- Pierre LeBrun, NHL
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NEW YORK -- Given the handshake line seen around the world last spring, you better believe many players on both the Montreal Canadiens and Boston Bruins knew their first encounter this season was Oct. 16.
After a drama-filled seven-game series last spring between the two rivals, capped by Bruins winger Milan Lucic sharing his love for the Canadiens in the handshake line -- we jest, of course; heated words were exchanged with several players -- the Oct. 16 game in Montreal is certainly must-watch TV.
"Absolutely, it's going to be a lot of fun," Canadiens star winger Max Pacioretty told ESPN.com Tuesday during the player tour media event.
"After a series like that, there's tons of emotions. It might have been build up a little bit more than what it really was. But at the same time, they’re a great team. That’s our measuring stick team. We play against them so many times a year, they’re one of the best teams and you really can tell a lot about your team by how you measure up against the Boston Bruins. They contend every year. We get a little bit more of the juices flowing when we play against a team like that. We definitely have a lot to prove when we play a team like that."
Teammate P.K. Subban echoed the respect the Canadiens have for the Bruins, but also said the emotion and intensity between the two rivals is absolutely genuine.
"We don’t need to sugar coat it, there was a big deal made about the comments that Lucic made in the line," Subban told ESPN.com Tuesday during his player tour interview. "But I mean, this is hockey, this is professional sports. There’s mutual respect between all players. That series got heated. And I think it’s good for the game, it’s good for the fans to know that these guys are making millions of dollars but it’s real, guys want to win. It’s competitive. At the end of the day we still want to send kids the message of sportsmanship, but this is professional hockey. I'm not going into that game thinking about was said in the handshake line. We're just trying to win. Lucic is a big enough guy anyway that I’m sure if anyone wanted to justify it, he’d be willing to answer it. But all in all, the rivalry that's rekindled over the last few years has been great for hockey."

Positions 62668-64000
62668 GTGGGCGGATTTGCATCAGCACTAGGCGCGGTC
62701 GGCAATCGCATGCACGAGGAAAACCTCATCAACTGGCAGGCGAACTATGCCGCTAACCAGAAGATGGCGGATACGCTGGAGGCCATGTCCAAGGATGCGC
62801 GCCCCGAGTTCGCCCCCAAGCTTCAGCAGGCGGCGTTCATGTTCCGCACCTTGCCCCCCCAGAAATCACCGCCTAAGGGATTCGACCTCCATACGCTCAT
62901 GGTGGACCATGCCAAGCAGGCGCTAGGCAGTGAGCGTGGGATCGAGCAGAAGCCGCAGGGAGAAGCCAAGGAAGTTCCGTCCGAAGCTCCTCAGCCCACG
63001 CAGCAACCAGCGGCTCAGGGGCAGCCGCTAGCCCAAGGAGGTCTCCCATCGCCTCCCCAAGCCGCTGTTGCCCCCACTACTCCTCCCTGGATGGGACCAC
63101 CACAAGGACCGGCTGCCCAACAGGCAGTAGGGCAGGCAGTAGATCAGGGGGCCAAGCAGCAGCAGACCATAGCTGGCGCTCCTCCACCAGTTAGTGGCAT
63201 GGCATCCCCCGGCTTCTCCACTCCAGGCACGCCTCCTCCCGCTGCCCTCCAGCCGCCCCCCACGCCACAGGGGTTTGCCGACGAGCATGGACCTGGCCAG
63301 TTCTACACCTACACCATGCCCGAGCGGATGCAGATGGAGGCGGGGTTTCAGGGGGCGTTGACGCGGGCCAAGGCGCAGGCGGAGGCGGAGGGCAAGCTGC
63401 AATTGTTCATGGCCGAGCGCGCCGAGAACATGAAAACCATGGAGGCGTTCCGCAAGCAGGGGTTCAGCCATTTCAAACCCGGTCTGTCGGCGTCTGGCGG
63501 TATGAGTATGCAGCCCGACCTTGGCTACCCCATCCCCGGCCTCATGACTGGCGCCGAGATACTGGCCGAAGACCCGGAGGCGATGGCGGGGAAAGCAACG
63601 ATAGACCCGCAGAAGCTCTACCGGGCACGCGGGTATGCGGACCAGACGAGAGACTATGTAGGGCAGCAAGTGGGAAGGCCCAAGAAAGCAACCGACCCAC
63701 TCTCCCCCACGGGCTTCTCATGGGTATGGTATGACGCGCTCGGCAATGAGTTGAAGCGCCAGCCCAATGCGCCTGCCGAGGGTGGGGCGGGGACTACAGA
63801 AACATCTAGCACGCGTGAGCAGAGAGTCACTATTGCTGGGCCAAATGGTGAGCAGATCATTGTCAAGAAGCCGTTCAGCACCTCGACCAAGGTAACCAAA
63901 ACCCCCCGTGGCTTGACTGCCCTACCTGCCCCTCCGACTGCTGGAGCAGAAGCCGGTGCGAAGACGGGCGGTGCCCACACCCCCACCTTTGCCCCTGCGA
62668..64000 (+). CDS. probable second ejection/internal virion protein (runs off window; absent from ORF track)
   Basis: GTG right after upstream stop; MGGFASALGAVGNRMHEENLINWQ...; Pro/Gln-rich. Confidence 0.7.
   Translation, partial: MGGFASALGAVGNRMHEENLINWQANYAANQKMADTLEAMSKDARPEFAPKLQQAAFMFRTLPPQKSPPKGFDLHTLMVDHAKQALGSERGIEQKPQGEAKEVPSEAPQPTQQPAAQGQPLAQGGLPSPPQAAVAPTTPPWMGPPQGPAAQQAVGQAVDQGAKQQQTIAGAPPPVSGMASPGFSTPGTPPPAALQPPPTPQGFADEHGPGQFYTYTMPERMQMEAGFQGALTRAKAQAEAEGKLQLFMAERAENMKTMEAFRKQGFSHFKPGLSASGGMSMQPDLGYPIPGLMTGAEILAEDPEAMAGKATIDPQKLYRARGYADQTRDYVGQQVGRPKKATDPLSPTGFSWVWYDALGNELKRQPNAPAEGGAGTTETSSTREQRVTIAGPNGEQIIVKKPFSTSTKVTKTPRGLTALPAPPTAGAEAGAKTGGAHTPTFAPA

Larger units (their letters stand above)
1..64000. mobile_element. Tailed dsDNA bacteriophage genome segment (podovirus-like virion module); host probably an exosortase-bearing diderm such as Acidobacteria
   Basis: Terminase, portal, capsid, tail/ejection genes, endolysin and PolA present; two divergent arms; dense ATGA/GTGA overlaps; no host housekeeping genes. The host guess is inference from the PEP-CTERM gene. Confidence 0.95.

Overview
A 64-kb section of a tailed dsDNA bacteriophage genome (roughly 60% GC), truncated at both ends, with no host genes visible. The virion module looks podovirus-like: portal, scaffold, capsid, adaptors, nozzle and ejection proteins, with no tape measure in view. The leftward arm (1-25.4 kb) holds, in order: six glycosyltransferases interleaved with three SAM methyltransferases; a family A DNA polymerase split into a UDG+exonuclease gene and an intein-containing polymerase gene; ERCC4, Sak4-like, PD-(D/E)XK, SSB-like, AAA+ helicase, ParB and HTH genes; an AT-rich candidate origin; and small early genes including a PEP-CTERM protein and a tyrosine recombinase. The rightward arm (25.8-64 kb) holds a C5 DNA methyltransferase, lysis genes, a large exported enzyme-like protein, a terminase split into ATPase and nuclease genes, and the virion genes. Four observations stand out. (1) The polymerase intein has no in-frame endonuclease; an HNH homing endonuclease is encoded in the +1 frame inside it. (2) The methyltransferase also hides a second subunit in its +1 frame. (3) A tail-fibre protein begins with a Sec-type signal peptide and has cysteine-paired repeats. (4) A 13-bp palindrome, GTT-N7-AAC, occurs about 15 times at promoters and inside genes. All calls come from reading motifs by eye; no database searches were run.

Asked about Shawn Thornton no longer being with the Bruins (he signed with the Panthers) to squirt him with a water bottle, Subban didn't miss a beat: "Well, I don't mind him squirting me with water in Florida because it's hot there."
The Habs upset the Bruins last spring in the second round before losing to the New York Rangers in the Eastern Conference finals, a successful season by any measure for a Habs team not picked by most to contend.
And yet, lots of changes in the offseason, the team getting younger after parting ways with veterans such as Brian Gionta, Josh Gorges and Daniel Briere.
Gionta’s free-agent departure opens up the captaincy in Montreal, and it’s expected head coach Michel Therrien will name his new captain at the end of the training camp or around that time.
Both the names of Pacioretty and Subban have been in the mix from fans and media as far as candidates to be the next captain, along with the likes of Tomas Plekanec, David Desharnais, Andrei Markov et al.
"It’s already an honor just to be in the conversation, but I know I have to step up and help lead this team no matter if there’s a letter on this sweater or not," said Pacioretty, 25, Montreal's leading scorer last season. "I feel like I'm ready for it. When Gorges and Gio were here, you don’t want to step on any toes, you want the leaders to lead and want them to be able to do their thing. But now that they’re gone, I think there’s a big gap to fill right now. I hope to be able to do so. Whoever does have the 'C' on their sweater, he's going to have a lot of help. We know a lot of guys in the room that can lead, guys who have been on Stanley Cup teams. So I think whoever gets the letter, he’ll get help."
Like Pacioretty, Subban didn’t hide what it would mean to him if he were ever named captain of the Habs.
"Obviously, I would want that honor," Subban said. "I don't think anybody sees me as a player that would shy away from that type of responsibility. Not more money, not more ice time, but more responsibility given to a player, in my opinion, makes him better. For a player that’s going to be in Montreal for a minimum eight years time, to be considered a leader of this franchise and a leader of this team, would be a great deal of responsibility but it’s exciting you could be a guy to help lead your team to a Stanley Cup."
Subban recalled a phone call he got after signing his new contract this summer from the wife of Habs legend Jean Beliveau.
"She congratulated me on the new contract, was very complimentary, and very excited to know that she'll be watching me for the next eight years," said Subban. "She spoke on Jean's behalf as well. To me that was very flattering. To be able to wear the 'C' like one of my idols Jean Beliveau, that would be a great honor."
NEW YORK -- Given the handshake line seen around the world last spring, you better believe many players on both the Montreal Canadiens and Boston Bruins knew their first encounter this season was Oct.